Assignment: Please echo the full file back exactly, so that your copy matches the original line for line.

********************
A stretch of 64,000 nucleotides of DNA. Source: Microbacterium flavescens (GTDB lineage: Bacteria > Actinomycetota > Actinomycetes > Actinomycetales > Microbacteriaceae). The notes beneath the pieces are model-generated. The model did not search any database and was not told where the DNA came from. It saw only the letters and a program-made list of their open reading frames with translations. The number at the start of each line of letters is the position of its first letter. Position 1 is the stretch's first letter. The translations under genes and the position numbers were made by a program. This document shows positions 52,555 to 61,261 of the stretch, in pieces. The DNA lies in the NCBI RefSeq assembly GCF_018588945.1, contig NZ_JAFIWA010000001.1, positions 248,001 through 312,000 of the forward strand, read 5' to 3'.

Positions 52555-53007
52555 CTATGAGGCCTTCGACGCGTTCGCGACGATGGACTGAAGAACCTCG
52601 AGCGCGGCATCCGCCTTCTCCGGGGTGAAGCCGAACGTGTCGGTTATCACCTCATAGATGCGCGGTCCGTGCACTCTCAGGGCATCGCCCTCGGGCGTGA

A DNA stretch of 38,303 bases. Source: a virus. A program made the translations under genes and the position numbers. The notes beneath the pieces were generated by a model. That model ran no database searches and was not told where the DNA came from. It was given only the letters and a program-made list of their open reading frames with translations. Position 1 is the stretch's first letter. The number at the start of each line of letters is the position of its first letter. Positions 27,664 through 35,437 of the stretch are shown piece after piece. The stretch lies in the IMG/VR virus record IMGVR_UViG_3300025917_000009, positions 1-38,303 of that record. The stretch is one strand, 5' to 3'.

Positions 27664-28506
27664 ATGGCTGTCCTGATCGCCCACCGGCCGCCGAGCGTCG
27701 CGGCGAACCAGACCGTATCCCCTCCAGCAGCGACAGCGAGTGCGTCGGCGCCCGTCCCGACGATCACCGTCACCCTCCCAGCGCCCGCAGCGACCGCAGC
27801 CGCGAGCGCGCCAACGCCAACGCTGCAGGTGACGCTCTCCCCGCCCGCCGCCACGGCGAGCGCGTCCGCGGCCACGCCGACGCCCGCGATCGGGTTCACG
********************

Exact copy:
A stretch of 64,000 nucleotides of DNA. Source: Microbacterium flavescens (GTDB lineage: Bacteria > Actinomycetota > Actinomycetes > Actinomycetales > Microbacteriaceae). The notes beneath the pieces are model-generated. The model did not search any database and was not told where the DNA came from. It saw only the letters and a program-made list of their open reading frames with translations. The number at the start of each line of letters is the position of its first letter. Position 1 is the stretch's first letter. The translations under genes and the position numbers were made by a program. This document shows positions 52,555 to 61,261 of the stretch, in pieces. The DNA lies in the NCBI RefSeq assembly GCF_018588945.1, contig NZ_JAFIWA010000001.1, positions 248,001 through 312,000 of the forward strand, read 5' to 3'.

Positions 52555-53007
52555 CTATGAGGCCTTCGACGCGTTCGCGACGATGGACTGAAGAACCTCG
52601 AGCGCGGCATCCGCCTTCTCCGGGGTGAAGCCGAACGTGTCGGTTATCACCTCATAGATGCGCGGTCCGTGCACTCTCAGGGCATCGCCCTCGGGCGTGA

A DNA stretch of 38,303 bases. Source: a virus. A program made the translations under genes and the position numbers. The notes beneath the pieces were generated by a model. That model ran no database searches and was not told where the DNA came from. It was given only the letters and a program-made list of their open reading frames with translations. Position 1 is the stretch's first letter. The number at the start of each line of letters is the position of its first letter. Positions 27,664 through 35,437 of the stretch are shown piece after piece. The stretch lies in the IMG/VR virus record IMGVR_UViG_3300025917_000009, positions 1-38,303 of that record. The stretch is one strand, 5' to 3'.

Positions 27664-28506
27664 ATGGCTGTCCTGATCGCCCACCGGCCGCCGAGCGTCG
27701 CGGCGAACCAGACCGTATCCCCTCCAGCAGCGACAGCGAGTGCGTCGGCGCCCGTCCCGACGATCACCGTCACCCTCCCAGCGCCCGCAGCGACCGCAGC
27801 CGCGAGCGCGCCAACGCCAACGCTGCAGGTGACGCTCTCCCCGCCCGCCGCCACGGCGAGCGCGTCCGCGGCCACGCCGACGCCCGCGATCGGGTTCACG